This upright annual herb grows to 20-50 cm tall, unbranched or branched only at the base. The leaves are trifoliate with a long petiole, each leaflet hairy, 8-16 mm across, with a truncated or bilobed apex. The flowers are produced throughout the spring and summer, rich red or crimson, congested on an elongated spike inflorescence 3-5 cm tall and 1.5 cm broad; the individual flowers are up to 10-13 mm long and have five petals. The banner of each flower does not sit upright, but folds forward.
Cultivation and uses
It is sown as quickly as possible after the removal of a grain crop at the rate of 20-22 kg/ha. It is found to succeed better when only the surface of the soil is stirred by the scarifier and harrow than when a plowing is given. It grows rapidly in spring, and yields an abundant crop of green food, particularly palatable to livestock. It is also suitable for making into hay. Only one cutting, however, can be obtained, as it does not shoot again after being mown.
In Great Britain it is most valuable in the south, though less successful in northern regions.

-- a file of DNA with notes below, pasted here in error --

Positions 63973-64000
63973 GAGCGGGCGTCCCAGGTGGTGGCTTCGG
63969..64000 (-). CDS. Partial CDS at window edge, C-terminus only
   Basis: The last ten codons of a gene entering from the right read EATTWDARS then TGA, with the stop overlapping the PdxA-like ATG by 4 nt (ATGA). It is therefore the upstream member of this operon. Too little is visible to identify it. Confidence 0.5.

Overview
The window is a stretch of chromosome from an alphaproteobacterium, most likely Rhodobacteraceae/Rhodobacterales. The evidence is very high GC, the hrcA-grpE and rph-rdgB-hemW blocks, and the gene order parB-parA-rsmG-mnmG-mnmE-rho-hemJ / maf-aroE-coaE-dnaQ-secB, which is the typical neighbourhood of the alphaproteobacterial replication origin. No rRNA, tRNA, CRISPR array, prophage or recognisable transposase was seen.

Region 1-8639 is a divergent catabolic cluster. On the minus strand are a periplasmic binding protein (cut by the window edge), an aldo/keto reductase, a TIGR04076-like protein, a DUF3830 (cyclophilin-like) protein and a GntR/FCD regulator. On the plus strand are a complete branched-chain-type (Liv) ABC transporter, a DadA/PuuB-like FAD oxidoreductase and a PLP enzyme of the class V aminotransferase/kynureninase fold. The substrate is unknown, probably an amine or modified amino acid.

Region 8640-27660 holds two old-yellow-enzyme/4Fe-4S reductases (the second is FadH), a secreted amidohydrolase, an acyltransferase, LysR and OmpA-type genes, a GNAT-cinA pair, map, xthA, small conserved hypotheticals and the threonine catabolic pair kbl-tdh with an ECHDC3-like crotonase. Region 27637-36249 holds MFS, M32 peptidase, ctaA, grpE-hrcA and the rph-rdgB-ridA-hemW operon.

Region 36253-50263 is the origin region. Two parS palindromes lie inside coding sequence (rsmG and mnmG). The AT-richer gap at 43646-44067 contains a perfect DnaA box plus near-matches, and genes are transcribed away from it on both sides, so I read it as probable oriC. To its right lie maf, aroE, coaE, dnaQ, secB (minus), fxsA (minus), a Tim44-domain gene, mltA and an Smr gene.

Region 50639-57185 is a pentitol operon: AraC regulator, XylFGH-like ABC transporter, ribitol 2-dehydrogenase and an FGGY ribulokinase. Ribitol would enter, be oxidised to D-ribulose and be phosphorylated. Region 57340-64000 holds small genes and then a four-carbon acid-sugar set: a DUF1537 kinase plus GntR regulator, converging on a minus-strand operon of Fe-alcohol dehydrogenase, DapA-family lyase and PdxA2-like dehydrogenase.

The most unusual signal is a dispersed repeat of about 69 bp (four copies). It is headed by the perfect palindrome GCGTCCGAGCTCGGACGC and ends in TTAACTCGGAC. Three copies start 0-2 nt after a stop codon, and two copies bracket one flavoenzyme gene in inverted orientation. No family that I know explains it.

It has been introduced into the United States, originally as forage for cattle. It is often used for roadside erosion control, as well as beautification; it tends, however, to eliminate all other desirable spring and early-summer species of native vegetation in the area where it is planted.
- Flora Europaea: Trifolium incarnatum
- Ecoflora: Trifolium incarnatum
- FAO factsheet: Trifolium incarnatum
- Ajilvsgi, Geyata. (2003). Wildflowers of Texas. Shearer Publishing, Fredericksburg, Texas (USA). ISBN 0-940672-73-1.
- Robert W. Freckmann Herbarium, University of Wisconsin Page with several photos.
- Ultrastructural details seen on the surface of a "crimson clover", Trifolium incarnatum flower petal.
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